Bad Honey???

Discussion in 'General Beekeeping' started by brooksbeefarm, Sep 23, 2013.

  1. brooksbeefarm

    brooksbeefarm New Member

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    I put 14 hives in a new outyard the first week of July this year, they built up and drew out all the new foundation and have stored enough honey for winter.:thumbsup: They are hives i started from nucs and 3 are swarms i caught, most are 2 deeps and some are 1 deep and 2 med. hives. Three of them made a extra med. super of honey each that i took off, the problem is, the honey taste awful? All the frames that they drew out (in all the hives) has a bright yellow look? I've seen this in other outyards but the honey taste good, the only different type of trees and plants that i'm aware of in the area is the Hedge tree, also call Osage Orange tree, do bees work them? This honey is so bad that i will give it to weak hives for winter stores, Any of you seen this bright yellow wax in your hive? There may be something else out there they are working that is the cause,( this is a wooded, brushy area) i've never had honey i couldn't eat:shock:. Jack
     
  2. Crofter

    Crofter New Member

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    How about leafy spurge? I have seen it overrun rocky bushy limestone land. It has a bad rep.
     

  3. brooksbeefarm

    brooksbeefarm New Member

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    Frank,i guess i don't know what leafy spurge is? If it grows in Mo. it probably is on this land? alot of it you can't walk through it for the wild raspberry, black berry vines, sumac, cedar trees, and woods.Weaubleau creek is a 1/4 mile east of this yard, and the creek that runs through this property runs into it in wet weather. The hill across the branch (from my hives) the local people call, copperhead hill:eek: needless to say, i look under and all around the hives before i work them. Jack
     
  4. riverrat

    riverrat New Member

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    Never heard of bees working hedge around here. There is an area up in Wichita called Eastborough that Bullseye Bill and I have done a lot of cutouts. We have yet to do a removal that the honey tasted anygood. It horrable. We never have figured out what the bees up that way was foraging on.
     
  5. ApisBees

    ApisBees Active Member

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    Take the supers with you to other yards and exchange frames of the bad tasting honey with frames pulled out of hives that are more palatable. The bees wont care about the taste.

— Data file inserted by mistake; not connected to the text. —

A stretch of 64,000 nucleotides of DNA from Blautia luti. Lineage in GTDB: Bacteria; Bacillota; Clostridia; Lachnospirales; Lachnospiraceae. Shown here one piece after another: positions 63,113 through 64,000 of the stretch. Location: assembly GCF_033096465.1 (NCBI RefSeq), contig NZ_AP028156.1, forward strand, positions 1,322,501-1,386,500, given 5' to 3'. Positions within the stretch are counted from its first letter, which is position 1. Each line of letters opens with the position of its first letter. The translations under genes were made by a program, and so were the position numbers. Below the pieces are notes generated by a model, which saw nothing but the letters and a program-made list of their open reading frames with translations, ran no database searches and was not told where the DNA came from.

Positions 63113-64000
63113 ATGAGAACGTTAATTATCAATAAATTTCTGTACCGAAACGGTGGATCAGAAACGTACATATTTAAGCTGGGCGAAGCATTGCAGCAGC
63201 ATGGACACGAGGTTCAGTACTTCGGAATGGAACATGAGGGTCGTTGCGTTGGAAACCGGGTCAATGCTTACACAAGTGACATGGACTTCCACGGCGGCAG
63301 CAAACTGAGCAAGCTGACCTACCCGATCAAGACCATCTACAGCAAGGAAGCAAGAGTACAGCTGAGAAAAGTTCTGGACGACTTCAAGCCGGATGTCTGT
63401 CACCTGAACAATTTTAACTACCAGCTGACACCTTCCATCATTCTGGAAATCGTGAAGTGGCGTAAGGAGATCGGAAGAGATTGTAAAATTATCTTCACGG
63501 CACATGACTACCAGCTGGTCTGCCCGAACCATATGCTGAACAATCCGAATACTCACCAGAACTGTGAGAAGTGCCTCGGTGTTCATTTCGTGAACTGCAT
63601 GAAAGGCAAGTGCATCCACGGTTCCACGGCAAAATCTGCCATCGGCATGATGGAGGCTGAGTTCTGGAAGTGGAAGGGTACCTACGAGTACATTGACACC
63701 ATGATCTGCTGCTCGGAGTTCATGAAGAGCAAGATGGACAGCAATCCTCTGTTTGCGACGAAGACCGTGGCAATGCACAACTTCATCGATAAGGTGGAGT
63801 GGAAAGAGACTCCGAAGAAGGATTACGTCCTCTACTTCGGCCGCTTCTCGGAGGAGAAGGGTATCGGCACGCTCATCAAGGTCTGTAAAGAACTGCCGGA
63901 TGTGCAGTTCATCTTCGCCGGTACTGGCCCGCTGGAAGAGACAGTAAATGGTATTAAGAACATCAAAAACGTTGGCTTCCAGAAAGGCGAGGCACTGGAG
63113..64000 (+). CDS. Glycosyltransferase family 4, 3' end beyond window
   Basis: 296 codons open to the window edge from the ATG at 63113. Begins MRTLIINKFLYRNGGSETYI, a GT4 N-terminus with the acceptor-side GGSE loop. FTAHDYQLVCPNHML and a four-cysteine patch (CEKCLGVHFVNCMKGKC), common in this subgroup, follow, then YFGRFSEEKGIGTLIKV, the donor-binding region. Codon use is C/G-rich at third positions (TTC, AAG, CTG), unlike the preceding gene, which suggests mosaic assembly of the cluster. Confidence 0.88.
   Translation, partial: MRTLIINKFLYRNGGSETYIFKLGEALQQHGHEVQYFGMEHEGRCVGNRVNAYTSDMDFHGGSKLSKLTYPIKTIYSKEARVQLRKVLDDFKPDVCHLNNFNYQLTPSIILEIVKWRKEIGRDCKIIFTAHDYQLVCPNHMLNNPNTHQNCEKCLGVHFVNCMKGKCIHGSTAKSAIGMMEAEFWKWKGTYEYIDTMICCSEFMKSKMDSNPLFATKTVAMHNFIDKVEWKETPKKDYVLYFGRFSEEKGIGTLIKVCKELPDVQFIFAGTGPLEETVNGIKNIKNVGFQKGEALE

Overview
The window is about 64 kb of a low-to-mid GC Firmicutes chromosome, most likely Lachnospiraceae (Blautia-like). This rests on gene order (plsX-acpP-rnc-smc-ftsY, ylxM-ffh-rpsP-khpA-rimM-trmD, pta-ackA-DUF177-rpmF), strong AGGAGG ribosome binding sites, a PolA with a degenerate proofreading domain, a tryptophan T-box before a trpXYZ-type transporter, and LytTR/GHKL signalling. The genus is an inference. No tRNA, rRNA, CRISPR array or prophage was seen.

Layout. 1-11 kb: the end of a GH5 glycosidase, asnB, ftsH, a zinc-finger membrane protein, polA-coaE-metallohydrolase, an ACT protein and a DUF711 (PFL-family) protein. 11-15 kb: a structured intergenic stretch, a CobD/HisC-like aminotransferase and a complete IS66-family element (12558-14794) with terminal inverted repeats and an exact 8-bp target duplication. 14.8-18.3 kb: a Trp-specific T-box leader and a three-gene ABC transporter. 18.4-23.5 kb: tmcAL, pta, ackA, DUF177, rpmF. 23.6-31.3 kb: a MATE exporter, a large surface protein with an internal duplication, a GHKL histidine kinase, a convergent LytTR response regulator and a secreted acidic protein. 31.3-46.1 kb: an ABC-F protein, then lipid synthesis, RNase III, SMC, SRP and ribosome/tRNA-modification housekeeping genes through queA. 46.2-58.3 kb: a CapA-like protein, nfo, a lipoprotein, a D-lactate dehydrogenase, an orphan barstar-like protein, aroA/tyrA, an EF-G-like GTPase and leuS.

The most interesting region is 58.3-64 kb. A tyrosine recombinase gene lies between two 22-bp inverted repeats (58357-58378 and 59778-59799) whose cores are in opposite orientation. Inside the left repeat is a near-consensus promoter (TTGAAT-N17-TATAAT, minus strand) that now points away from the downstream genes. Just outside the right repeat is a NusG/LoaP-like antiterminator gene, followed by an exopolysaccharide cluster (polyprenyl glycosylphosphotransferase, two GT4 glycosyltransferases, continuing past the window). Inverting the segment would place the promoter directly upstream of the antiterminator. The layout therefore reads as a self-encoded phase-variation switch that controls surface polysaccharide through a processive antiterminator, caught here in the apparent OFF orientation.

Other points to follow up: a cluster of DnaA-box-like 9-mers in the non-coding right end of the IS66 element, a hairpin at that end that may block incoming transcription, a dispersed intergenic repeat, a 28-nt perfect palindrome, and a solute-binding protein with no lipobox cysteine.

6. brooksbeefarm

    brooksbeefarm New Member

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    I extracted 2 med. supers of the 3 (in a 5 gal. bucket) and tasted it before my wife bottled it,that's how i caught it.:eek: I still have one super left, that's a good idea ApisBees, think tha's what i'll do. Thanks. Jack
     
  7. ApisBees

    ApisBees Active Member

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    Could feed 10 lb back in a pail feeder over the inner cover hole and steel a couple of nice frames of stored honey. To exchance a little more of the bad for good honey.
    When I use to get Knapweed honey in the hive I would rob the outside early honey from the brood boxes and replace them with frames containing Knapweed honey. This was one of the reasons for using standard size boxes for both brood and honey.
    How do you uncap and extract 2 supers before sticking you finger in and tasting the honey Jack?
     
  8. brooksbeefarm

    brooksbeefarm New Member

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    Found out at the club meeting tonight what they made the honey from:thumbsup: A friend from Taney co. said his hives are full of it this time of year, and they winter good on it. He called it Bitter weed, a short plant (shorter than riverbee:lol:) with a yellow flower, i've seen it up there and didn't know what it was and never seen bees on it? Rick said, ohh yes they do work it.I took a frame of it to the meeting with some plastic spoons and told members to dig in if your brave enough,:roll:Curiosity got the best of most them and i run out of spoons, most of them squeezed their face up, some said they had tasted worse, and some older keeps like tec, iddee,Walt, and several others on here that don't have taste buds anymore, said they didn't see anything wrong with it.:lol: Jack